Contact Us (800) 966-5540

How is Wool Processed After Shearing? From Sheep to Sheets: Stage 2

From The Farm To Your Bedroom

We’ve been exploring the process of wool, from the pastures to the finished product, to help you gain a better understanding of the wool we use to make our organic bedding products.

All of our wool is processed at Woolgatherer Carding Mill, located just down the road from us in Montague, California. Thanks to this wonderful company, we’re able to create some of the finest wool products in the world!

Previously we discussed the first stage of wool processing: Selecting Wool Growers.

Today we are exploring the second stage…


Shearing is the act of harvesting wool fleece from a sheep. The wool fiber is a hardened protein, and does not contain any sensory structures. This is generally done in the spring when the sheep no longer need their winter coat.

Annual shearing benefits both the sheep as well as us humans. Shearing in the spring allows the sheep to begin growing their wool in time to have a full coat by winter. Without shearing, the animal may potentially suffer from excessive wool growth.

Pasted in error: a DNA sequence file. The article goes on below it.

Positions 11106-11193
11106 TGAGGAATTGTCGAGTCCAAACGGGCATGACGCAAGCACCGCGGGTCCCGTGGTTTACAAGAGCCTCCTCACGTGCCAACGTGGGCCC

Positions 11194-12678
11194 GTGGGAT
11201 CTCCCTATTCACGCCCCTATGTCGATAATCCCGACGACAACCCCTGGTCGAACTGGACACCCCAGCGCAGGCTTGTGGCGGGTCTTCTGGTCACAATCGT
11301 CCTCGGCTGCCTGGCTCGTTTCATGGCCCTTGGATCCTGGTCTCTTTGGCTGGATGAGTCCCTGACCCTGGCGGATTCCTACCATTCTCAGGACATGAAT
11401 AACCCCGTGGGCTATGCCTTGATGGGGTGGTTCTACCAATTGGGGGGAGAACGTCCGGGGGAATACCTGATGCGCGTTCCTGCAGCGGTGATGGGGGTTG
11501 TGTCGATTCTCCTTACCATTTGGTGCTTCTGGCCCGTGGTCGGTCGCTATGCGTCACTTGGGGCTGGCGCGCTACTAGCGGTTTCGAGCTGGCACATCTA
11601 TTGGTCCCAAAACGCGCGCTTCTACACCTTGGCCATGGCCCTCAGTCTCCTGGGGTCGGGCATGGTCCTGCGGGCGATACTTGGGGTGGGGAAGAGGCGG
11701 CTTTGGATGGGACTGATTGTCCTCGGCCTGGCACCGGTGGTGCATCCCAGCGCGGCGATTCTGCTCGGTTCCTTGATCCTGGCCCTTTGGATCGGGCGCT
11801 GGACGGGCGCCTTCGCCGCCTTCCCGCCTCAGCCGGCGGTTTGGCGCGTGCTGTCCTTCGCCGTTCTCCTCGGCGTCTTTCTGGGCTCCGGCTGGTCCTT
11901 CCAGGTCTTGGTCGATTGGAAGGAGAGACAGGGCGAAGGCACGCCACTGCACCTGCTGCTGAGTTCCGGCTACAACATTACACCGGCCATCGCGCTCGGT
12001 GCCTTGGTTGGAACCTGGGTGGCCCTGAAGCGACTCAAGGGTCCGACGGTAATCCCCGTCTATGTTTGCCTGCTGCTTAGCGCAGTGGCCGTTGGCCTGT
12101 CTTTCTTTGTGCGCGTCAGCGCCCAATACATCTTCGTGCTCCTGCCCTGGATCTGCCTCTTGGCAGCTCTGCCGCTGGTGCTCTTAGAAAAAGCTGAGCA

Too much wool may result in manure or feces accumulating on the wool and encouraging fly egg development. The resulting fly larvae can cause serious harm to the animal and potentially death through infection. Additionally, too much wool can contribute to heat stress in warmer climates.

Spring shearing also prepares the sheep to have at least 1 inch of wool on their coats in the summer. Having a bit of wool on the sheep in the summer, rather than none at all, allows the wool fiber to dissipate heat more quickly.

Read more about how wool is able to regulate temperature.

Cruelty-Free Wool Processing

Shearing quickly and without cutting the sheep is a skill that takes practice. Woolgatherer works with the most skilled shearing teams to make sure that shearing goes smoothly.

Both Woolgatherer and Shepherd’s Dream strongly oppose harmful shearing and mulesing. Mulesing involves cutting off patches of the skin off sheep (to discourage infection resulting from flies laying eggs in the folds). This cruel practice is primarily associated with Australian Merino sheep.

Learn more about the philosophy and mission we do support.

Stay tuned for the next stage of wool processing.

For More From the Counting Sheep Blog
Sign Up for Our Newsletter